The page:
According to the Reshoring Initiative, 160,649 jobs were created because of reshoring in 2020. Numbers from both this year and last are poised to show the COVID-induced acceleration of these numbers. Moser said around 260,000 new jobs were announced in 2021 based on reshoring, which is expected to balloon up to 400,000 this year.
“Has (reshoring) accelerated with COVID and the Russia-Ukraine war and the risk of China breaking off trade relations with us? Yes,” Moser said. “But has it made pretty good steady progress over all the years? Also yes.”
In 2020, the most-cited benefits for sourcing domestically included proximity to customers, government incentives and availability of a skilled workforce. Manufacturers’ biggest gripes with working with international suppliers included quality of the finished product, freight costs and supply chain interruptions.
Transportation equipment, medical equipment and chemicals were the top three industries to reel jobs back to the United States in 2020.
However, Moser has been sounding the alarm to reshore long before COVID-19, beginning his efforts with the Reshoring Initiative back in 2010. While the pandemic highlighted supply chain resiliency, or the lack thereof, it’s always been an issue for manufacturers, according to Moser.
“All along, our argument has been the total cost of ownership, which says: Do not just look at the factory price, look at all the relevant costs and risks. That’s our argument then and our argument now. The thing is, the argument is a lot more credible now,” Moser said.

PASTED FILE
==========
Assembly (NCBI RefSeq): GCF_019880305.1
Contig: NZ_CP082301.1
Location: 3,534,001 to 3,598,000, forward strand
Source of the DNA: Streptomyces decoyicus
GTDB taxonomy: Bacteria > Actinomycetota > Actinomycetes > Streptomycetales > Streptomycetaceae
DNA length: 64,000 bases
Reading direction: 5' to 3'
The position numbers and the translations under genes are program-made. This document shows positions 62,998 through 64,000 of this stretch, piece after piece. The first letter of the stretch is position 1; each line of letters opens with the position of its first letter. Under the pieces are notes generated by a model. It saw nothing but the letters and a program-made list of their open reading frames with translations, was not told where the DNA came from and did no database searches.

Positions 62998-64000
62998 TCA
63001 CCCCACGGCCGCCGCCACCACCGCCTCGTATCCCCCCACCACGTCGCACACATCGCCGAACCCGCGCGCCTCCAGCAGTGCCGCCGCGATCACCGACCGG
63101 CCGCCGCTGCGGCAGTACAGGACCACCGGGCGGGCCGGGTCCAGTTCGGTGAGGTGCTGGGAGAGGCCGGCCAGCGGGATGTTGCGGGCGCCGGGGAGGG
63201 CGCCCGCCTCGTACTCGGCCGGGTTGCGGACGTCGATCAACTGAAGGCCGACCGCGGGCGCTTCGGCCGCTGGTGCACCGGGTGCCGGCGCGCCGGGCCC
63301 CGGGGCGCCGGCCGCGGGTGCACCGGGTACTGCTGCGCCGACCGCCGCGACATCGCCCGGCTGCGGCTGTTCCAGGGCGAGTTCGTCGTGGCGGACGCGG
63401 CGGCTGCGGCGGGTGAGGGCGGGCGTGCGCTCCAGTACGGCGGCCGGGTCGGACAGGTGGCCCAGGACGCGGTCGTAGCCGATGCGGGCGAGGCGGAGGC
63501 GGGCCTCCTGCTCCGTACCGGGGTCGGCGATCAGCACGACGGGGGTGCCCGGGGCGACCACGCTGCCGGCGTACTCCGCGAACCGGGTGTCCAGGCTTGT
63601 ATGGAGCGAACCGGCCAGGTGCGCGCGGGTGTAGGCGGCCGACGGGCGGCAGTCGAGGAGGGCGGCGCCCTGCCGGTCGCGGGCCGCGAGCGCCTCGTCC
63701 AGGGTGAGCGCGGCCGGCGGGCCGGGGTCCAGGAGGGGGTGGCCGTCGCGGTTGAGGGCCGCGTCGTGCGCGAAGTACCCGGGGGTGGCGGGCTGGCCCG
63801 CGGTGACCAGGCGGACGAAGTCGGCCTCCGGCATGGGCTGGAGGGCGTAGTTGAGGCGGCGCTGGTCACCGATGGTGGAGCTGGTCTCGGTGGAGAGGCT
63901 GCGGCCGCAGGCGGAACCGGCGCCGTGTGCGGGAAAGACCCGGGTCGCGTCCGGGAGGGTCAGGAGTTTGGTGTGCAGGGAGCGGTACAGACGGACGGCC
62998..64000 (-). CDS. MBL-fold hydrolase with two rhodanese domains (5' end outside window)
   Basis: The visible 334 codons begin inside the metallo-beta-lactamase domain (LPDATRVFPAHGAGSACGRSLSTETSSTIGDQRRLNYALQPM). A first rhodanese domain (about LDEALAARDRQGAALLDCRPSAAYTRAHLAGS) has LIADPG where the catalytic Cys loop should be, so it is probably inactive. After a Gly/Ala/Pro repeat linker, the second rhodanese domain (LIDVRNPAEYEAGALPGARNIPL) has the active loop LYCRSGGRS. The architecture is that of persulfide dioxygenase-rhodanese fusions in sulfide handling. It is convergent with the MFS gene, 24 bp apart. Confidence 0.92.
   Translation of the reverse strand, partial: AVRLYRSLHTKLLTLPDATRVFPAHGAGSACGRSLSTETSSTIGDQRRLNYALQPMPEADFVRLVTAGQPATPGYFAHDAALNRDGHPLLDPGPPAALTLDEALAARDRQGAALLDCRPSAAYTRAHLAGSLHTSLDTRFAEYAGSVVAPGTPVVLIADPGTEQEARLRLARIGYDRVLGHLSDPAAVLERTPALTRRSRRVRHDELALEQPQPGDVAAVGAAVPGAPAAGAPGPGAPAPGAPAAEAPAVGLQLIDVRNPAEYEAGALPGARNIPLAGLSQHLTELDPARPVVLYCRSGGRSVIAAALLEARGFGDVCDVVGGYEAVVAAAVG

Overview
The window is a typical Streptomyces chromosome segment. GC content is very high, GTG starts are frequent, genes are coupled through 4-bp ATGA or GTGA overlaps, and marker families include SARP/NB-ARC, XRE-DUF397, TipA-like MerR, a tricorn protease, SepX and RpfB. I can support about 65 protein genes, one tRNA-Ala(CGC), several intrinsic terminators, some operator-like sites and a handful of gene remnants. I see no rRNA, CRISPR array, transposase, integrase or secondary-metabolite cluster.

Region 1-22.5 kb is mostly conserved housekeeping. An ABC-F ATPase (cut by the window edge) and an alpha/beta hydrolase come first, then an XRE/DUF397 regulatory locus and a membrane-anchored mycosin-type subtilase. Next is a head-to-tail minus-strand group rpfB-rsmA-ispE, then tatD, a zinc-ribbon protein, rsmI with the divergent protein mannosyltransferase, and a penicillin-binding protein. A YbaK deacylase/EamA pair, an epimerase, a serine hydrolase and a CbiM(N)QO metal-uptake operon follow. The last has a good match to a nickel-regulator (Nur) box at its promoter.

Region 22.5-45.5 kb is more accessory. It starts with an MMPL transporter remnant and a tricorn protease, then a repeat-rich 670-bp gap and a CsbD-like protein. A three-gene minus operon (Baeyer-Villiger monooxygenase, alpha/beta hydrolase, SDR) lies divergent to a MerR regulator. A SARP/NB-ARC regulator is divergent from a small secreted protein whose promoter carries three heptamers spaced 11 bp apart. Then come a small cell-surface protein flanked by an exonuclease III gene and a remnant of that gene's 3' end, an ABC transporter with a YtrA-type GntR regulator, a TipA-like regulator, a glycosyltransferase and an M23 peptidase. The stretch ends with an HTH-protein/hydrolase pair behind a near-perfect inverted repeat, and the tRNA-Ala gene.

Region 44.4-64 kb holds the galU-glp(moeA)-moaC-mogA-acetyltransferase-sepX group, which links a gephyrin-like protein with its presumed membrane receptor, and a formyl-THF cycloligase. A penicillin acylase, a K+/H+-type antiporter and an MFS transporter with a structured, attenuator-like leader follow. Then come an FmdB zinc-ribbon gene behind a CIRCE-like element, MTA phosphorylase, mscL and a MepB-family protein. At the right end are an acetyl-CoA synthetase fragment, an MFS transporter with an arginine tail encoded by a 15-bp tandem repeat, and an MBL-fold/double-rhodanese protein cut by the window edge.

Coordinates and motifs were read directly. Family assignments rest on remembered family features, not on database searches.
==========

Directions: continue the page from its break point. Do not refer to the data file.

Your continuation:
Even without the pandemic, other issues would still be threatening supply chains. Moser identified one explicitly.
“The thing driving people right now is China,” he said.
Laurie Harbour, president and CEO of Southfield-based consulting group Harbour Results Inc., has noticed both temporary and permanent forms of reshoring. Not all manufacturers are striving for permanent change like the investment made by Smart Vision Lights.
Harbour, who works with mid-market manufacturers across the country, highlighted one of her clients that supplies the automotive industry. The company had to find a new supplier of components after previously sourcing them from the Ukraine. Despite the pivot, the move is unlikely to make any permanent changes to its supply chain.
“True reshoring is making a part over there in China, India or wherever, and I decide to bring it back and have it made in the U.S. and have contracts in place for a period of time,” Harbour said. “That’s different than: ‘I’m not going to make that tool in China, I’m going to make it in the U.S., but next program I’ll make it in China.’”
However, Moser said that even temporary reshoring efforts can benefit the United States.
“Temporary will turn permanent if the conditions stay the same,” he said. “Whatever is driving them to it now, if the risk doesn’t go away, it will become permanent.”
The current supply chain challenges also present opportunities for new business in the U.S.
“There are all kinds of opportunities and your salespeople need to be looking for them and talking to customers,” Harbour said. “They need to be saying: ‘What are you looking to reshore?’ or ‘Hey, I can make that commodity.’ It’s going to come down to who can launch quickly and do the things that have to be done. There is a lot of opportunity, but it’s not going to fall in your lap.”